Rare earth prices are falling because the metals used in magnets, batteries and electronics are not so, well, rare, these days. That availability has come with a major environmental price.
China has lost control of its smaller, unauthorized rare-earth producers and, without export quotas, those metals are finding their way to foreign markets.
In addition to upsetting markets, most of unauthorized producers also have minimal environmental controls and even government-approved factories dump acid-rich, radioactive waste water into giant, leaky, unlined ponds which are threatening to pollute the Yellow River, a source of water for 150 million people.
Molycorp, by contrast, has cleaned up its act and spent billions restoring its Mountain Pass, Calif., project, replacing its extraction systems and securing its mines.
Molycorp told Fortune it is building a rare earth supply chain that does not produce the kind of horrifying environmental damage other mines do. That means everything from using a process called chloralkali to use recycled water to separate the ore-less bad than chemicals, apparently-to generating power on-site.
The company is also using a new process to seal and bury its toxic tailings. Before reopening Mountain Pass, Molycorp used to dump its tailings in a slurry behind a dam. Now it uses a high-pressure system to squeeze out most of the water, leaving behind a “paste” that will be reburied in what’s essentially a 90-acre landfill just west of the pit mine.
Molycorp was recently selected as a 10-year provider of rare earths to Siemens AG for its wind turbine business and both companies touted its clean supply chain as a reason behind the move. If Molycorp, and other US-based rare earths miners, want to compete with the glut of Chinese products the way they will have to distinguish themselves is through supply chain accountability.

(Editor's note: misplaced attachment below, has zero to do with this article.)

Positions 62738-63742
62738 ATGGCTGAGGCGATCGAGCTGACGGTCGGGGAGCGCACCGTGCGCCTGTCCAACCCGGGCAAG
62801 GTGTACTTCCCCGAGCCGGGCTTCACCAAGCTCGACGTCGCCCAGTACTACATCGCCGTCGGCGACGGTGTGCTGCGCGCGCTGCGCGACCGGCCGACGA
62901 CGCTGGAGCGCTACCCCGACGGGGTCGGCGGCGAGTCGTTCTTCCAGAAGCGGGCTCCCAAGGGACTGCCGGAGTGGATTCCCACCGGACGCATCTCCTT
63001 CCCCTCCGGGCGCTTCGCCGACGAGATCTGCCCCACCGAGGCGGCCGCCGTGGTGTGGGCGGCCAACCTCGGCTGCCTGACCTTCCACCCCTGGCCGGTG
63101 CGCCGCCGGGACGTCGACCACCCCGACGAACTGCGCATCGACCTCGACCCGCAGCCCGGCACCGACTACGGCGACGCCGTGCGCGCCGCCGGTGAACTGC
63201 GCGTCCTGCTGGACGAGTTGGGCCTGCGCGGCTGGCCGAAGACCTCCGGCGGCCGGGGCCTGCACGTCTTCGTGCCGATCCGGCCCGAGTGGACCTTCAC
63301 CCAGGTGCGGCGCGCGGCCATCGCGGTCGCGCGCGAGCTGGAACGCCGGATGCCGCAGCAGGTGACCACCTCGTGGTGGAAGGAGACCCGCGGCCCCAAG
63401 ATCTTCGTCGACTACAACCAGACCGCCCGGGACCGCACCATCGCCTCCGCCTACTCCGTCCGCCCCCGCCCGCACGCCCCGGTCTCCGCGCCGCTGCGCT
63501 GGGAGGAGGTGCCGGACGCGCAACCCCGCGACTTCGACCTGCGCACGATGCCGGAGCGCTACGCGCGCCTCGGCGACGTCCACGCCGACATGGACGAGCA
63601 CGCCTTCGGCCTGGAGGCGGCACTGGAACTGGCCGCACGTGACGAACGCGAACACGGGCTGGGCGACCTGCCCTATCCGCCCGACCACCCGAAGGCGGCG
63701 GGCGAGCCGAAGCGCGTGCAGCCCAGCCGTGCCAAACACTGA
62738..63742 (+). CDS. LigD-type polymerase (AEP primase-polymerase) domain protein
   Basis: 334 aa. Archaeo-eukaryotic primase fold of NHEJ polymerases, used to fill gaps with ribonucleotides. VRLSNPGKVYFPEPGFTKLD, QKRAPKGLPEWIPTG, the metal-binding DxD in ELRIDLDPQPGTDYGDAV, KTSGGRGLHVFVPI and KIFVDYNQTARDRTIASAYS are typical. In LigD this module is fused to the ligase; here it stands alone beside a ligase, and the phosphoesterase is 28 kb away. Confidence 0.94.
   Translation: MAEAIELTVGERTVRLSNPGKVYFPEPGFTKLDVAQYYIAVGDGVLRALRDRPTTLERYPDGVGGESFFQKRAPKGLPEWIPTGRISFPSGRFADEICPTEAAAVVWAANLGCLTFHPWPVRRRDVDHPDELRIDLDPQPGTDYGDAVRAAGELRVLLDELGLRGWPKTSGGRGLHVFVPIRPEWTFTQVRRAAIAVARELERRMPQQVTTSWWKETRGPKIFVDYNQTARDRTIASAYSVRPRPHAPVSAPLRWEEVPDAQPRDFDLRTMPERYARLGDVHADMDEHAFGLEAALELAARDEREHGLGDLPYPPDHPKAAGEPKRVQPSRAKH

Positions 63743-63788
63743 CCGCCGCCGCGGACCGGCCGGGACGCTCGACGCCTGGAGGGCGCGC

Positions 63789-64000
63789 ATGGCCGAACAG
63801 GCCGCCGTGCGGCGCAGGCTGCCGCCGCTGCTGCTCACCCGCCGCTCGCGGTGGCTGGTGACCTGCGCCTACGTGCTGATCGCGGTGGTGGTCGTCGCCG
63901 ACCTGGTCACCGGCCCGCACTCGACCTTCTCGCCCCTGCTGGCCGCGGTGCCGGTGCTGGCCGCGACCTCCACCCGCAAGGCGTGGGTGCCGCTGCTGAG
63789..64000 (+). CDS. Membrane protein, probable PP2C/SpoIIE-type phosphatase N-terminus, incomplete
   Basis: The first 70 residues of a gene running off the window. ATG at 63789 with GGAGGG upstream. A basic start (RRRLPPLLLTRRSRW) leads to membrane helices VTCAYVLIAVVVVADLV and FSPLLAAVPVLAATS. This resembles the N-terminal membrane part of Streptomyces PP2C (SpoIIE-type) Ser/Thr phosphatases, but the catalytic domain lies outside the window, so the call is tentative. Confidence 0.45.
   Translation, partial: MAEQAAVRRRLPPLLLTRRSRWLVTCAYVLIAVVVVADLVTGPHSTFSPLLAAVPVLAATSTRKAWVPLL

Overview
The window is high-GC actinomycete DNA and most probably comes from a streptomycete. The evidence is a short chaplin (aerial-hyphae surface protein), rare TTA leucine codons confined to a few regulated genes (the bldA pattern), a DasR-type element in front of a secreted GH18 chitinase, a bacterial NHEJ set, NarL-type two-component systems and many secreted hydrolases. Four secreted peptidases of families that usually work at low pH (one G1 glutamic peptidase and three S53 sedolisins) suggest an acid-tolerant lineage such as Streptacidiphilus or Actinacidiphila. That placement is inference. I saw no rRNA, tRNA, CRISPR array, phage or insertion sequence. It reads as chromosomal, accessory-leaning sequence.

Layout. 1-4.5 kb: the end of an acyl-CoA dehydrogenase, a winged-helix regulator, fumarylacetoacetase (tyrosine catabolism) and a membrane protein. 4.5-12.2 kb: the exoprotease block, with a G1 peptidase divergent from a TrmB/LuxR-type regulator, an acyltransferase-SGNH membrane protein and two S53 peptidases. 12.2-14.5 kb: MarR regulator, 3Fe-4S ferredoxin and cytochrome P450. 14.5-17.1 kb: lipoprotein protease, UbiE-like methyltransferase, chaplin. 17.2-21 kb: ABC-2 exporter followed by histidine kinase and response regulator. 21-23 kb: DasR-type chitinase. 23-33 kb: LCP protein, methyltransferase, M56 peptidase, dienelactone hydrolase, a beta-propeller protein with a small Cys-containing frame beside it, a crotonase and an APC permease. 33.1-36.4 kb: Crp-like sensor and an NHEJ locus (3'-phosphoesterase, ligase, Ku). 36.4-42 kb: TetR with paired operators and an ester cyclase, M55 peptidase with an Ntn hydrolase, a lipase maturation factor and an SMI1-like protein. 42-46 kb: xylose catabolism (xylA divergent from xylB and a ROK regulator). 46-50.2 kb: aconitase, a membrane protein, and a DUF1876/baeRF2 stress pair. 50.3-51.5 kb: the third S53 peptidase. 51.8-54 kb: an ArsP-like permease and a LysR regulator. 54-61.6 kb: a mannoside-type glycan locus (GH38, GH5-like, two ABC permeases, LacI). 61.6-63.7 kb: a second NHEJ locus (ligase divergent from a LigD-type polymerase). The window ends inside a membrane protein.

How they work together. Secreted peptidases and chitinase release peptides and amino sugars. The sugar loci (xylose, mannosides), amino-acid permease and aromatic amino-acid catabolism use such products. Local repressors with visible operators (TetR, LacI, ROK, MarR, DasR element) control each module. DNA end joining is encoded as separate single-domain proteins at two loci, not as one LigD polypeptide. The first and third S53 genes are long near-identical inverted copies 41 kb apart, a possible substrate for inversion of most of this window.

Actual Rare Earths Prices
Closing at CNY 3,550 ($571.48) per kilogram on the weekly Rare Earths MMI®, terbium oxide finished as the week’s biggest mover with a 2.7% decline. Neodymium prices were off slightly at CNY 370,000 ($59,563) per metric ton, down from CNY 375,000 ($60,417) a week ago. Praseodymium neodymium oxide fell 0.7% over the past week to CNY 290,000 ($46,685) per metric ton.
Cerium oxide traded sideways last week, hovering around CNY 12,000 ($1,932) per metric ton. Prices for dysprosium oxide remained constant, closing the week at CNY 1,630 ($262.40) per kilogram. Closing at CNY 1,630 ($262.40) per kilogram, dysprosium oxide remained unchanged for the week. Following a steady week, prices for europium oxide closed flat at CNY 1,600 ($257.57) per kilogram.
Neodymium oxide traded sideways last week, hovering around CNY 295,000 ($47,490) per metric ton. At CNY 390,000 ($62,783) per metric ton, the price of praseodymium oxide did not change since the previous week. At CNY 25,000 ($4,025) per metric ton, the week finished with no movement for rare earth carbonate. Samarium oxide prices held steady from the previous week at CNY 17,000 ($2,737) per metric ton.
Terbium metal remained essentially flat from the previous week at CNY 4,900 ($788.81) per kilogram. Prices for yttria remained constant, closing the week at CNY 34,000 ($5,473) per metric ton. Following a steady week, prices for yttrium closed flat at CNY 270.00 ($43.46) per kilogram.
[download-button url=”https://agmetalminer.com/monthly-report-price-index-trends-may-2015″] Free Download: Price Trends in the May MMI Report[/download-button]
The Rare Earths MMI® collects and weights 14 global rare earth metal price points to provide a unique view into rare earth metal price trends. For more information on the Rare Earths MMI®, how it’s calculated or how your company can use the index, please drop us a note at: info (at) agmetalminer (dot) com.